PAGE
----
July 5, 2011 — -- How many times in your online life have you wished for a "do-over"? That kind of Jimmy Stewart "It's a Wonderful Life" second chance to make something -- a photo, a Karaoke Bar performance caught on video, an ill-fated online tirade, or a 140-character Twitter poison dart -- disappear as if it had never happened? Because so much of our lives are now chronicled and archived on the Internet, some have begun to look for a way to make this happen, perhaps in the form of an almost magical "eraser button" or through a legislative mandate creating a so-called "right to be forgotten."
These efforts are gaining traction in the European Union, where regulators are considering ways to create a legally enforceable "right to be forgotten" online. Depending on the scope of this "right," it could give people the right to demand removal of any information that appears about them online. The European Commission has voiced its support for the creation of such a right, arguing that people, "should have the 'right to be forgotten' when their data is no longer needed or they want their data to be deleted."
Laws Spread in Europe
The idea already has a strong foothold in Europe. In France, the idea is characterized as le Droit à l'Oubli (the right to oblivion). In Germany, the idea has already featured in a court case involving two notorious convicted murderers who served their time and now want the stories of their crimes expunged from the U.S.-based website Wikipedia based on their rights under German privacy law. And in Spain, Google has come under attack for invading personal privacy in breach of the country's "right to be forgotten" law that allows people to control information about them. Google's alleged violation of the Spanish law? Returning search results for websites that include inaccurate or outdated information about people. (Google is fighting the claim.)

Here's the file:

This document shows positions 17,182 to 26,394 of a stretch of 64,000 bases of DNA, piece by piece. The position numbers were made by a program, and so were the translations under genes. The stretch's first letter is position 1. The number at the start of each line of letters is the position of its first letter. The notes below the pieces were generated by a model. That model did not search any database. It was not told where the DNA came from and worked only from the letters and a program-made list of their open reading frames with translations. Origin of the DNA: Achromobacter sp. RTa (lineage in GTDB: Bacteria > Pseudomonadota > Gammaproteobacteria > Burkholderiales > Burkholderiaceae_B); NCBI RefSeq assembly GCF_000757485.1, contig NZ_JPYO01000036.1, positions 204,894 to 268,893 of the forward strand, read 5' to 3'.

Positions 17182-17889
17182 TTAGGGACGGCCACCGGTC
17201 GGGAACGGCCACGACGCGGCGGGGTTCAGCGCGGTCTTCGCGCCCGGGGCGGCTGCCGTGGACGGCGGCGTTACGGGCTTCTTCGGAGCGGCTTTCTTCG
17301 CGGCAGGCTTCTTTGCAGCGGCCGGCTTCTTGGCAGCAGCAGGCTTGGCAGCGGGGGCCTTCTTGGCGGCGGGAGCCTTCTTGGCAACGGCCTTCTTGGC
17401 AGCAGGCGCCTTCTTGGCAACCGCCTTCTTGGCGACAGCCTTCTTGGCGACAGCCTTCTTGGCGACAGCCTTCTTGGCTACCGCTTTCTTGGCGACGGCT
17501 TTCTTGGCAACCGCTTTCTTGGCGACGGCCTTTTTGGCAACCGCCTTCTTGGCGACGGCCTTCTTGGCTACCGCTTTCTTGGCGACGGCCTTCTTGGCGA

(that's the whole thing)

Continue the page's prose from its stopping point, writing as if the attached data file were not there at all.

Here in the U.S. we have no "right to be forgotten." Users have some rights under a patchwork of privacy laws, scattered across various sectors (including the financial and health care sectors), which protect personal information to various degrees and provide users with some limited ability to correct or have removed erroneous information (such as reports of missed payments on one's credit report). Recently, there have been calls for the creation of some kind of "eraser button" that could be used to "disappear" information from social networks. But any description or implementation of a "right to be forgotten" here in the U.S. remains vague and undefined. There's a good reason for that: the complexities inherent in the idea of controlling the flow of information online are legion, and the U.S. Constitution protects speech that some people would like to forget.